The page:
bunny?

...gonna kick the darkness 'till it bleeds daylight... musings of a hungarian in texas

©2003 by Annamaria Kovacs. All contents of this blog are the property of the author. Use with written permission only.

Thursday, June 28, 2007

Hungarian Crepes (Palacsinta)

This is for my dear brother-in-law, who has asked me nicely last night not to ever make the amount I made last night of these so that he can maintain his waistline. I love you too, brother...:-)

For about 25-30 pcs:
20 tablespoons of all-purpose flour
4 eggs
1.5 cups milk
1 cup soda water
pinch of salt

Mix all of this in a large bowl until lumps disappear; you might need a handheld mixer to complete, but it's okay. Set it aside to rest for at least 20 minutes, 45 minutes-1 hr. is best. The batter should have the consistency of full whipping cream or a tad thinner; if not, add soda water or flour to achieve that consistency.
Meanwhile, prepare the fillings:

Cottage Cheese Filling:
About 1/2 pound of cottage cheese (I used cream-style from Wagon Creek Creamery from the Coppell Farmers Market)
2-3 tbsp. of sugar
1/2 cup of raisins, soaked in hot water for 10 minutes, drained
1 egg, separated
grated zest of 1 lemon

In a medium bowl, mix cottage cheese, sugar, drained raisins and lemon zest. In separate bowl, beat egg white until stiff peaks form. Add egg yolk to filling, then fold in egg white. Set aside until needed.


Jam filling:
Open 1 small jar of any preserve: apricot, plum, raspberry or strawberry are traditional. Stir it well so it gets soft; if it is too stiff, you can dilute with some hot water or, if there are no children present and it is weekend, some rum or cognac, or any liquor harmonizing with the preserves.

Now onto the pancakes. Find a pan that has a nonstick coating or is well-seasoned. Traditionally, the pan should look like your grandma handed it down through two generations, but if you have one that you can pretty much dedicate to this and nothing else, that will do. :-) I have an old nonstick that I retired from everything else but crepe-making, which is large enough at the bottom (8-9 inches).
Again, traditionally, you'd use lard as the greasing medium, but we need to make allowances to some people's waistlines, right? So use Pam or other sprayed grease, as long as it is oil and not some kind of weird margarine substance, because it will NOT taste right. My spray-on grease is canola oil, which is neutral-tasting--that's what you are after. Butter would burn, so in this instance it is not an adequate substance to use. Grease the pan with your grease of choice and heat it up until almost smoking. Proper heat is very important--by definition you'll screw up the first crepe, but you'll get a gauge of temperature with it, so don't worry--just have a small child, dog or significant other ready to feed the victimized crepe to...:-)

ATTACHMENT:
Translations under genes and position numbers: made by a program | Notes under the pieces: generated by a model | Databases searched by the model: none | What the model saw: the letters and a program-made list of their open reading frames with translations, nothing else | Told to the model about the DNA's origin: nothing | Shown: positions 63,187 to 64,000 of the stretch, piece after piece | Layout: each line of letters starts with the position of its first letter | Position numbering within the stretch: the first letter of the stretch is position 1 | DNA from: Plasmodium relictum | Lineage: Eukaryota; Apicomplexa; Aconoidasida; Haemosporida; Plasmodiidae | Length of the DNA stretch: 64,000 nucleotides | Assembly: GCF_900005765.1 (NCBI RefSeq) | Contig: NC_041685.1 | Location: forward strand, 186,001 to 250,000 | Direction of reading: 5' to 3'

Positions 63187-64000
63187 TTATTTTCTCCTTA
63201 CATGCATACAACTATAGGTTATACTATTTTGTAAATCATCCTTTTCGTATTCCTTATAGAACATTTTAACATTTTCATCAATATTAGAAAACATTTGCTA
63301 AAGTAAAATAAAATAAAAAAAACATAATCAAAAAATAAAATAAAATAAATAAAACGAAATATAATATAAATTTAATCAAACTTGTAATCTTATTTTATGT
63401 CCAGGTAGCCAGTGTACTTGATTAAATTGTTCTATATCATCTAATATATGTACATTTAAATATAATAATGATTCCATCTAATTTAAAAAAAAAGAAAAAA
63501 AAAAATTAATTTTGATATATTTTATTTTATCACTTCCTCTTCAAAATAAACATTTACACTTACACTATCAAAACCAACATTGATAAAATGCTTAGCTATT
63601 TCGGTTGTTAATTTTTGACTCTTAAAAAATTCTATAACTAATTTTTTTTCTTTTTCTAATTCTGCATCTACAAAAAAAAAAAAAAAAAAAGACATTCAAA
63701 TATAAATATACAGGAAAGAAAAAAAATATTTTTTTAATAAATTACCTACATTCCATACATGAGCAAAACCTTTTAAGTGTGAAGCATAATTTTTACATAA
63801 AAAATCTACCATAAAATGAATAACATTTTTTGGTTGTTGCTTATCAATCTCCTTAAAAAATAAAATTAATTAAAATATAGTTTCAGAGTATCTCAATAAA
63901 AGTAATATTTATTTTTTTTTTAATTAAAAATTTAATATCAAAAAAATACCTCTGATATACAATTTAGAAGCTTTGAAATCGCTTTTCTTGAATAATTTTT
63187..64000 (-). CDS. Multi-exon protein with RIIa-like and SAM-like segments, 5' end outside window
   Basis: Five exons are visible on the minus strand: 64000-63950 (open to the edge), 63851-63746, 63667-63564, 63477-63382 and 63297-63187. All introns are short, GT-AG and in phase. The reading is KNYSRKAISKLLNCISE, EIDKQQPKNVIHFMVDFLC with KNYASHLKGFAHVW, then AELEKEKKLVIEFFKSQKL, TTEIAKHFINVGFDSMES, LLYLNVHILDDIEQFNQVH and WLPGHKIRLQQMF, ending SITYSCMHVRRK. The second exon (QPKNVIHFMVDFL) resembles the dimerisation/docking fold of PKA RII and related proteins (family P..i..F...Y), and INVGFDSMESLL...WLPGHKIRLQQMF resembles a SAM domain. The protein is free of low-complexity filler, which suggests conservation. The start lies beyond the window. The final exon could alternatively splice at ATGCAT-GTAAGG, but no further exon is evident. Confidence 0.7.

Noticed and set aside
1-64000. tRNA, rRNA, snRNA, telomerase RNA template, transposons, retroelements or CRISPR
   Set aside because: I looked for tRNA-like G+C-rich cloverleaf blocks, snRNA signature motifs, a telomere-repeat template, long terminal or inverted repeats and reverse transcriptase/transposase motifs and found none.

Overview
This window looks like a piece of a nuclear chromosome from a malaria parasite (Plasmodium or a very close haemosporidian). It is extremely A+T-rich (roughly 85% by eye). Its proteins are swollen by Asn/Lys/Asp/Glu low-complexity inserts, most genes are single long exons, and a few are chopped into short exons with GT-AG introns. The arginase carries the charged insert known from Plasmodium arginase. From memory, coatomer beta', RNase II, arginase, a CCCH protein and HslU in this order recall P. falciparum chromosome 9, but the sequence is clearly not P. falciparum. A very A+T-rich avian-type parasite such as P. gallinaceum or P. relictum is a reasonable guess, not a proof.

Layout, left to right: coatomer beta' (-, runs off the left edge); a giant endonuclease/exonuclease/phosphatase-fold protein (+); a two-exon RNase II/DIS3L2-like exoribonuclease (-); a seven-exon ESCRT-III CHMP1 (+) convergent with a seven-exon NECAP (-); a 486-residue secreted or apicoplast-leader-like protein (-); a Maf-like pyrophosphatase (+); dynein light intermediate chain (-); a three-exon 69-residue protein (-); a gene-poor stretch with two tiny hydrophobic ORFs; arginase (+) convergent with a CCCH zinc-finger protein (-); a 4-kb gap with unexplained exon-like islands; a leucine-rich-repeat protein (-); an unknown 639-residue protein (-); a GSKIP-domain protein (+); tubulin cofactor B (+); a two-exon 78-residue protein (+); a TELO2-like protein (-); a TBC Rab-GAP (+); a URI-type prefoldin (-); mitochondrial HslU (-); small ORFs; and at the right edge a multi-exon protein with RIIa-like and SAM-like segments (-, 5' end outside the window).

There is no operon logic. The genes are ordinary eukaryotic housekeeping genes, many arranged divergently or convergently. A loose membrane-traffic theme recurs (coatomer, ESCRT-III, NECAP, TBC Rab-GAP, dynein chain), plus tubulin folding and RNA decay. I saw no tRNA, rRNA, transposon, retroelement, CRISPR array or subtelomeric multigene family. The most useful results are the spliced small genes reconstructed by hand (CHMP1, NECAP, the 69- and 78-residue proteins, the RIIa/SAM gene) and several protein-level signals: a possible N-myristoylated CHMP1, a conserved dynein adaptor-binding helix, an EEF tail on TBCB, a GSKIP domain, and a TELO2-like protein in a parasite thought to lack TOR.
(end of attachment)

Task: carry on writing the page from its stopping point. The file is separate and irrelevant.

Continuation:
Get out two large dinner plates too. One to the back of the stove, one next to the fillings. You'll also need a soup ladle to measure the batter into the pan. I have a really hefty one, so I use about 1/3 of it for 1 crepe, and since this is an egg-heavy batter, you will get wonderfully fluffy ones too. Ladle enough batter onto the hot greased pan surface, then swirl around so that it coats the bottom and it comes up a bit to the sides. It should NOT be thick at all. Think the thickness of your tablecloth or just a tad thicker. Put the pan back to the stove and let it bubble up and crinkle around the sides.
Now take a spatula and carefully but firmly slide it under the crepe and flip it over. With this batter it should not be a problem if your pan is hot enough. It needs about 1/5 minutes on one side, 30 seconds to 1 minute on the other. Both sides should look yellow, with brown speckles on them--the first side is allowed to be golden brown all the way through.
Slide crepe to prepared plate on stove. Move on to make next one.

Grease pan after each second crepe. While next one is in pan with the first side, slide previous one to second plate next to fillings; fill with about 1 tablespoon of filling and layer crepes into a glass or ceramic baking pan. Separate the different fillings, as the cottage cheese one will need to go to the oven for 10 minutes on 300F once all of it is done.

Once all crepes are done, dot the cottage cheese ones with some sour cream and place in over on 300 degrees for 10 minutes (this is for the egg in the filling to set).

Sift confectioner's sugar on top of all before serving. Serve warm; kep any leftovers (ha!) in the fridge--makes pretty decent breakfast, too, the next day (except if you used alcohol in the filling, of course).

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3 Comments:

At 12:17 PM, Blogger Madeleine said...

And they were absolutely *killer*. Thanks Anna ;-)

 
At 3:24 PM, Blogger coffespaz said...

Though I am not well-versed on the origin or tradition of crepes, after having read through the recipe I can't imagine having the need for a "Culinary Call to Arms" in your country.

Those sound divine, I just may have to practice making them and surprise my hubby when he finally returns home from deployment. :-)

 
At 4:38 PM, Blogger Annamaria said...

You can't go wrong with those, especially at an occassion such as a return from deployment...I can suggest the rum-soaked raisins for that occassion...:-)

 

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